OEM vs ODM manufacturing: what’s the difference? If you have an idea for a new product and are looking for a reliable manufacturer to partner up with and bring your products to market, you might have come across the terms OEM and ODM manufacturing. Before you contact a manufacturer, you’ll need to understand the key differences between these two unique business services. Alternatively, if you’re thinking of offering manufacturing services on a global scale, you’ll need to decide which of these two services you can offer.
In this article, we’re going to explain what OEM and ODM manufacturing is, when you might need an OEM manufacturer, and what ODMs can offer that OEMs can’t. Whether you’re an international factory trying to promote your services online, or you’re a company looking to expand your product range with help from a manufacturer, let’s start with the basics.
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OEM stands for “original equipment manufacturer,” and refers to a manufacturer that provides goods or manpower to bring a product to market. OEMs often produce something that is used as a component to a product and is typically associated with a type of service called OEM services.
If you are a company hoping to launch a new product, you might require the services of OEM manufacturing through a B2B portal site like Alibaba.com. Well-established companies that already have products on the market will often have a product development team in place with designers, testers and marketing professionals who have all spent months, if not years, creating a new line of products. Because the company has the original idea, the designs, plans, manufacturing process, and branding ready to go, they only require a manufacturing facility and the manpower to help produce the items and meet product demand, or material to finalize the product and have it ready to sell. In this case, OEM manufacturing is the right service to choose.
If you are a manufacturer and don’t have the capabilities to design, create, test and brand products, you should offer OEM manufacturing and provide basic manufacturing services to help businesses mass-produce products.
A luxury sportswear company has designed a new line of sneakers. They have the designs, branding, market research, and product testing finalized, and they need each pair of sneakers to have a memory-foam sole.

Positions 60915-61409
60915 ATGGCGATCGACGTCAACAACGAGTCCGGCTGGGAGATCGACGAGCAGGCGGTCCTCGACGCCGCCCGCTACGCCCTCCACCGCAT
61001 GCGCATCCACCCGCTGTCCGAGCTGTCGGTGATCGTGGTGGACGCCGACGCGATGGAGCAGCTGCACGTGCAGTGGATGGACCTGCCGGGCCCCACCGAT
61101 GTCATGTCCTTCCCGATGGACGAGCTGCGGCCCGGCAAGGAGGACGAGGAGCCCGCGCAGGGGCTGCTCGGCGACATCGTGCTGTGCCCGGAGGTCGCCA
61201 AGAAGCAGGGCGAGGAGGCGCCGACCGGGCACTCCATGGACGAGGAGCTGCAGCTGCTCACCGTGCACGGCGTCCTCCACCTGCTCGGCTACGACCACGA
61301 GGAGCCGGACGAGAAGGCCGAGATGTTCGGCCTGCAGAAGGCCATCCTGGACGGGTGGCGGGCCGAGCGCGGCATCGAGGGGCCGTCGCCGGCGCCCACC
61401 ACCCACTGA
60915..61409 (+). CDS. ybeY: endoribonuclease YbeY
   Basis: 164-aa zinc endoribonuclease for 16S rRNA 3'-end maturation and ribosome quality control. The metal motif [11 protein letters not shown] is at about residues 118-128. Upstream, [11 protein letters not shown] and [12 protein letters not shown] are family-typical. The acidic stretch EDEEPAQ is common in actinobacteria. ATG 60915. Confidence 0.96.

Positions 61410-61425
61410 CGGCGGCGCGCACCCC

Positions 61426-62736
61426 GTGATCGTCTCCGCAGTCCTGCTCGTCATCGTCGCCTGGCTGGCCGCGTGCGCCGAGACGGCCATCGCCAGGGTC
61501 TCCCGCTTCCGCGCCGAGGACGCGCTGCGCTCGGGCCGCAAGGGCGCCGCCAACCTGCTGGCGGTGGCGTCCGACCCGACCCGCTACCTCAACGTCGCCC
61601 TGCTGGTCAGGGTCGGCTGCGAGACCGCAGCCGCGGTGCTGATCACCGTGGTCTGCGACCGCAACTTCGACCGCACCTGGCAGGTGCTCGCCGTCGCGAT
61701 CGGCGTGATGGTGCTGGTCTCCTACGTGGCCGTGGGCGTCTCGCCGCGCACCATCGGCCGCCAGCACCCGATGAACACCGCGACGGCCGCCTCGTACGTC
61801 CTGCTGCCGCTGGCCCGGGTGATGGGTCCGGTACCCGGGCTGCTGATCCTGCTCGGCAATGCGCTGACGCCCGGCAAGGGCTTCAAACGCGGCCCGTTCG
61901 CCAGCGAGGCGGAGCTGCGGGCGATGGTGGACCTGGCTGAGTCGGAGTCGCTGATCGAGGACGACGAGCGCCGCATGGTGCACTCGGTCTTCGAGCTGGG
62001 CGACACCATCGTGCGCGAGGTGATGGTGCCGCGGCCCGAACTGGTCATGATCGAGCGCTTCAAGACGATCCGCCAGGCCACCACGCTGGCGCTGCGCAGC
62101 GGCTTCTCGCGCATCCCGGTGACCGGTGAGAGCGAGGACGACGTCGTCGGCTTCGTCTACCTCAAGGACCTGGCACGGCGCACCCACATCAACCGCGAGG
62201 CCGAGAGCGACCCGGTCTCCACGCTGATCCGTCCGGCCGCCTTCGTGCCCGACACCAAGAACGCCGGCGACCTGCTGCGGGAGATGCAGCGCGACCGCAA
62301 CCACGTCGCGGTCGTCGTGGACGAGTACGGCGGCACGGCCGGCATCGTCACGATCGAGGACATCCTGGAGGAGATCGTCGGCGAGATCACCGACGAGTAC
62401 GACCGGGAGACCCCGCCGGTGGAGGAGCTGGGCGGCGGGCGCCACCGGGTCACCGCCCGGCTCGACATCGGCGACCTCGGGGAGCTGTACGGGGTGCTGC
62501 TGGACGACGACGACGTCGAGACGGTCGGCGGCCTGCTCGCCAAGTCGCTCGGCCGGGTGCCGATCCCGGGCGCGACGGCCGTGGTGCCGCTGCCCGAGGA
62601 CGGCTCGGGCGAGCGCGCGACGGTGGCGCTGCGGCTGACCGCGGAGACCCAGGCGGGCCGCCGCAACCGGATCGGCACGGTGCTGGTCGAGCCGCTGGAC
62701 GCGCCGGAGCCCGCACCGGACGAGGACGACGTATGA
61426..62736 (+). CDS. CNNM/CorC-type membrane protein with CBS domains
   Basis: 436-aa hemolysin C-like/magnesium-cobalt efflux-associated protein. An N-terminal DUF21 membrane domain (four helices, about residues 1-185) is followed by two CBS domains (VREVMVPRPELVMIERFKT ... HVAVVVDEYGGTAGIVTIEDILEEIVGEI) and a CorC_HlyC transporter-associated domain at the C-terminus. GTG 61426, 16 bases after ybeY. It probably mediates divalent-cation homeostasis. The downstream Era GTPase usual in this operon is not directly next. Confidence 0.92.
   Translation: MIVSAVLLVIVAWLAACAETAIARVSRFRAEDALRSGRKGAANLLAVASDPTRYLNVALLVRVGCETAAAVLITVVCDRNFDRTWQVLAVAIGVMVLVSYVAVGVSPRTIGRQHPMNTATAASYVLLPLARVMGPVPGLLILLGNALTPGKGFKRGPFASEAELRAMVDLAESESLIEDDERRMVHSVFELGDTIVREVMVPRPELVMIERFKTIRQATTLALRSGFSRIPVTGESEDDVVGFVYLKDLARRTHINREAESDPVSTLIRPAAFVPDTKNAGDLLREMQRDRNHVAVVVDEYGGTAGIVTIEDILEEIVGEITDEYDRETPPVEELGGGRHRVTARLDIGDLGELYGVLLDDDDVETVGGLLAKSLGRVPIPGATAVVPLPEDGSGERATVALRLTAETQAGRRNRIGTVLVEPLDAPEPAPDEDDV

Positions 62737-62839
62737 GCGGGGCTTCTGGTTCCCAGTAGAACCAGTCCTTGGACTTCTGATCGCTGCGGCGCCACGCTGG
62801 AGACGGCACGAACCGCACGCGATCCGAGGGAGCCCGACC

The sportswear company finds a supplier on Alibaba.com that offers OEM service and contacts them about their services.
The OEM has previous experience working with fashion clients and can mass-produce the luxury range of footwear with the memory-foam sole element.
The sportswear company provides the designs, manufacturing requirements, branding, and logo designs, and if required, packaging requirements too.
If you are a contract manufacturer that offers OEM services, on Alibaba.com, you can claim your OEM capacity on your digital storefront. Also, you can showcase your professional certifications and third-party approvals to enhance your credibility with the buyers.
Now that we know what OEM manufacturing is, let’s take a look at how ODM is different.
But first, what does ODM stand for? The term ODM stands for “original design manufacturer”. Learning about the ODM meaning is beneficial for entrepreneurs who are looking to scale their businesses efficiently.
An ODM, or “original design manufacturer,” is a company that has the capabilities to design, develop, manufacture and sell products themselves. While OEM is often referred to as a service, ODM is referred to as a product. The ODM definition extends beyond manufacturing—it includes the design, engineering, and production processes. Also, it's worth noting that this ODM definition may vary slightly depending on industry-specific nuances and practices.
The products an ODM creates are often rebranded by a buyer as private label products and are sold for a profit. Unlike an OEM, which relies on a client brief and product design to manufacture items, an ODM often designs and develops products independently or in collaboration with a client. Many businesses opt for ODM services to leverage the expertise of manufacturers while focusing on their core competencies. This is the ideal manufacturing service if you have a great idea but are yet to design, develop, test, or brand it.If you are a manufacturer and have employees or teams who have the skills, experience, and capabilities to design products, develop them, and carry out testing, you will be able to market yourself as an ODM. Reliable ODM services enable businesses to stay competitive in rapidly evolving industries.
A client works in the education industry and has found a gap in the market. With their knowledge of the market, they contact an ODM about their idea to create a schoolbag that includes compartments that chill drinks, food, and snacks, while keeping other parts completely waterproof and stain-proof.